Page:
Email: nexusmail at this Web site address
I attended NSP 2 in 1995 and got to verify the quality of the skies at Merritt first hand. On particularly interesting project I did was to obtain some measurements of naked eye limiting magnitudes while I was there; for one field, the faintest star I saw had a magnitude of +8.2. That's right, +8.2. The sky there really is that good.
My other impressions, which I wrote up for the ol' Usenet news groups back then:
As many amateurs know, summer is star party season. A relatively new addition to this seasonal activity is the Nebraska Star Party, which is only in its second year. A week-long observing session in the rural Sand Hills of north central Nebraska, the NSP drew nearly two hundred visitors from throughout the central United States. Like many other attendees, I stayed for most of the week, from July 24 to July 30, in a Nebraska state park well suited to amateur observing. I brought along a 10" reflecting telescope and a pair of 70mm binoculars; organizers for the NSP expected a number of large telescopes, up to 30", to be present.
I'm not normally one to predict things like star parties' futures after only one attendance, but for the NSP I have to make an exception. This event is going to be big. *Really* big. If it doesn't become the next mecca for hardcore dark sky enthusiasts after Texas, I'll be *extremely* surprised. A little history first: just under two years ago, the astronomy club in Lincoln, Nebraska decided to explore some sites darker than the current club site about twenty miles out of town. A casual glance at maps of Nebraska, as well as the now-famous "US At Night" satellite mosaic, showed central Nebraska as one of the emptiest, least light-polluted regions in the entire United States. Preliminary scouting trips turned up a state park, Merrit Reservoir State Park, which had sufficient resource and space to handle not just the Lincoln club but also a full-fledged star party along the lines of major national events like Astrofest and TSP. A moderate-sized star party -- the first NSP -- arose from this information, and drew some seventy visitors, principally from Nebraska and immediate surroundings. The response was favorable and nationwide advertising followed in the winter of 1995 for the second NSP.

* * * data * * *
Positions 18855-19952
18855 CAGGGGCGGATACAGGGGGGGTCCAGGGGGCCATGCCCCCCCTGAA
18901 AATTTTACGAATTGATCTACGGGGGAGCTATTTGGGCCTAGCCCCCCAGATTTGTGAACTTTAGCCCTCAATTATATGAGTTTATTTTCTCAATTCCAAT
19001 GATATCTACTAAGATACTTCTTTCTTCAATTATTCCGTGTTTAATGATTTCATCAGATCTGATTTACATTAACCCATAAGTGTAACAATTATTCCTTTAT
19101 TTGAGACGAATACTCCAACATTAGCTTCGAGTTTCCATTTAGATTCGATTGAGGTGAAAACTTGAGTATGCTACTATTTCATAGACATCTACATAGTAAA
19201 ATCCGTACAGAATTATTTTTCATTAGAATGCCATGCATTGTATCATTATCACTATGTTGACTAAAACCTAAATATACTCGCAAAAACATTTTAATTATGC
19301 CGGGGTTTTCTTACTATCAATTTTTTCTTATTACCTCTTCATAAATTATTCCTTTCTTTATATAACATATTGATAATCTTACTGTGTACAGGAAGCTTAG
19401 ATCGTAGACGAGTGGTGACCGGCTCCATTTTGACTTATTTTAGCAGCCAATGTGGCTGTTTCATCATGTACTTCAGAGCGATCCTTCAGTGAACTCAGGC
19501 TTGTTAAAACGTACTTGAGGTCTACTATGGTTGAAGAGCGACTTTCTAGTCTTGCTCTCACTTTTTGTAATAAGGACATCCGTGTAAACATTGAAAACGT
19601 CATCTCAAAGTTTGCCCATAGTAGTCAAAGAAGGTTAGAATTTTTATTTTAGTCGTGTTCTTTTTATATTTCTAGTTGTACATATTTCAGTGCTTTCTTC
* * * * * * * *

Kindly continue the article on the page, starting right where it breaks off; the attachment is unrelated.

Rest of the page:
The chief attraction of the NSP is its location in amazingly dark, clear skies. North-central Nebraska is in a part of the country at moderately high elevation (1 km/3100 ft.) and characterized by warm, extremely dry summer weather, with long periods of clear to partly cloudy skies. Even more significantly, the light pollution is as close to negligible as one can get in the United States. The star party itself was held on a campground on the Merritt Reservoir, in the
Nebraska Sand Hills. The Sand Hills are a unique geological feature in the United States -- produced by wind near the time of the last Ice Age, they consist of large sand dunes stabilized by a thick grass cover. The hilly terrain combined with generally dry weather is not suitable for farming, as eastern Nebraska is; the only major agriculture practiced here is cattle ranching. Accordingly, the population is extremely low in the Sand Hills. At NSP, the nearest town of *any* size, Valentine, is nearly thirty miles away and has only 2800 people. Even when low clouds crept up, Valentine's lights were not generally recognizable. The next nearest town, Mullen, is 45
miles away and has only 500 people.
The combination of low population and clean, dry air made for some of the finest skies I've seen -- and when you grow up in the western US in a city nearly a mile high, you see your fair share of such skies. People with extensive star party experience found that only the Texas Star Party was really comparable -- and the Nebraska party has the advantage of a more central location.